"I am 3/4ths Canadian, and one 4th New Englander - I had ancestors on both sides in the Revolutionary war." - Elizabeth Bishop

Wednesday, May 10, 2017

“Echoes of Elizabeth Bishop” Art Gallery: Background

Visual art was everywhere in Bishop’s Great Village childhood. In the parlour of her grandparents’ home hung family portraits, chromographs of the British royal family, and seascapes painted by George W. Hutchinson, Bishop’s great-uncle (her grandmother’s brother). George Hutchinson was trained at the Royal Academy in London and worked for many years as an illustrator (he was the first professional illustrator to depict the meeting between Sherlock Holmes and Dr. Watson in Arthur Conan Doyle’s first Holmes’ mystery A Study in Scarlett). Bishop grew up hearing stories about George’s and his younger brothers’ travels around the world. Two of her most famous ekphrastic poems were inspired by Hutchinson paintings: “Large Bad Picture” and “Poem.”
(The “Large Bad Picture” painting. It is owned by
a Bulmer descendant who lives in the US.)

(The "Poem" painting. It was sold in 2011 
to one of Bishop's acquaintances.)
In the next generation, Bishop’s Aunt Maude also became a painter. In the 1901 Nova Scotia Census, Maude declared herself a professional artist. She took lessons with her uncle and his colleague Bertram Knight Eaton in 1898, when they set up a studio and spent a year teaching. Maude won prizes at local exhibitions for her large landscapes.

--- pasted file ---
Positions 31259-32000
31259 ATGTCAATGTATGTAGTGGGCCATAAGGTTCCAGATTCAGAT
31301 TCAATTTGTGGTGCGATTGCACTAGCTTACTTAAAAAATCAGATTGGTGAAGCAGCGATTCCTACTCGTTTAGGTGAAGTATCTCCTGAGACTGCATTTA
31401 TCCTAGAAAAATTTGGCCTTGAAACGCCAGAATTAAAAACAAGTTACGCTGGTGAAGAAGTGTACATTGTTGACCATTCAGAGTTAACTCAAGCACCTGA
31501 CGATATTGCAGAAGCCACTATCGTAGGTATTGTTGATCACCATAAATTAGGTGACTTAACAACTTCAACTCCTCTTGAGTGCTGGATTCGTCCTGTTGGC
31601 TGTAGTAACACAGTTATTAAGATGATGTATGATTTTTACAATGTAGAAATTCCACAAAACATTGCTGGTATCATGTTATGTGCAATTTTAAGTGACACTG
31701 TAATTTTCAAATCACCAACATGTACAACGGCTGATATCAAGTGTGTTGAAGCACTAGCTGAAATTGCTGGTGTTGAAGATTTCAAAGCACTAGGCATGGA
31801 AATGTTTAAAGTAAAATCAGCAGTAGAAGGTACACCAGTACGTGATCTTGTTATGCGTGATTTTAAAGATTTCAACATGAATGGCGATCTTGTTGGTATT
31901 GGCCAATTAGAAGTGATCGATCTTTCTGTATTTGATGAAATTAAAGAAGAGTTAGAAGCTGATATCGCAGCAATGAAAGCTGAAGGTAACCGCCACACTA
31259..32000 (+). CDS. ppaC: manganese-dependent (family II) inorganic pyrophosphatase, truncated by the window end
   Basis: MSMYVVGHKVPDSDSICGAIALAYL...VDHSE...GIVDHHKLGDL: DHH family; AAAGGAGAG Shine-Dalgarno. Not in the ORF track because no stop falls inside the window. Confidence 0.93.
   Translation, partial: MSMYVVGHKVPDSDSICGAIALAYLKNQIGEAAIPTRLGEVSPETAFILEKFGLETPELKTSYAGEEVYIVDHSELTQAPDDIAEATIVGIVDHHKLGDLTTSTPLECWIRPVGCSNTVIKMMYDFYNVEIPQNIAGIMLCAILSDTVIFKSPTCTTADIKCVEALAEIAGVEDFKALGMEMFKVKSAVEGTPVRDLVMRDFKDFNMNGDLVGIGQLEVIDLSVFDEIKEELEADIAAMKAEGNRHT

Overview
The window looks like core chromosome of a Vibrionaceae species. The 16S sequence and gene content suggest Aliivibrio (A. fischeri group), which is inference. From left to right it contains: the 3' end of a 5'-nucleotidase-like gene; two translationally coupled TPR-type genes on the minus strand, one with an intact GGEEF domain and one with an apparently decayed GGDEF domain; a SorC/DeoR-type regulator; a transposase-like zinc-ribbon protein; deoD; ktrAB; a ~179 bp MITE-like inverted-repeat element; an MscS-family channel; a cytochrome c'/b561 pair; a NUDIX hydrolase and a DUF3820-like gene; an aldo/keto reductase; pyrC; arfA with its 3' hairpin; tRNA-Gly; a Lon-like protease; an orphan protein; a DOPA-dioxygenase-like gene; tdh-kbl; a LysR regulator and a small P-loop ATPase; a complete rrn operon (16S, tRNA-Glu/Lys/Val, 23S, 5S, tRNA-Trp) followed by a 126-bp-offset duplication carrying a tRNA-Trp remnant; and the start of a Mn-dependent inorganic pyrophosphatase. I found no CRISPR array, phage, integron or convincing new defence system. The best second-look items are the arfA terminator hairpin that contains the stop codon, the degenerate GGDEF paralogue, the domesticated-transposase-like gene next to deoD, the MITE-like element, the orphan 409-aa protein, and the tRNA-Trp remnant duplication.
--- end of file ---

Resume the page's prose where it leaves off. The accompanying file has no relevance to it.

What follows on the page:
(Painting class, Great Village. They are seated on the bank of the
Great Village River. Bertram Knight Easton on far right.
Maude is seated on the far left.)
Maude Bulmer Shepherdson was the aunt who raised Bishop in the late 1910s and through the 1920s, in her home in Revere, Massachusetts. Bishop had vivid memories of going to the art galleries in nearby Boston with her aunt, who painted right to the end of her life.

While not a professional visual artist, Bishop enjoyed painting. She painted enough images for there to have been several posthumous exhibits of her work, including one in 1997 in Worcester, MA, coinciding with a Bishop conference. Exhibits have happened in Key West, Florida, and North Haven, Maine. A major exhibit took place at the Tybor de Nagy Gallery in New York City late in 2011.
(This appears to be Bishop’s only painting of Nova Scotia. 
It is owned by Frani Blough Muser.)
Today, Bishop’s life and work have inspired visual artists around the world, not least of whom are a number of Nova Scotians. Over the years, the EBSNS has worked with the children of the Great Village School to create and exhibit artwork inspired by Bishop’s poems. One of the Elizabeth Bishop Centenary legacy projects was a competition among young people in the Great Village area to create an image for a permanent banner to hang in the village each summer. April Sharpe’s striking image of St. James Church was chosen.
With all this visual art in the picture, so to speak, it was logical for the Exhibit Committee to include a small art gallery with the exhibit project, which we are calling “Echoes of Elizabeth Bishop.”

The next series of posts will profile the various artists who will participate in the inaugural exhibition in the gallery.

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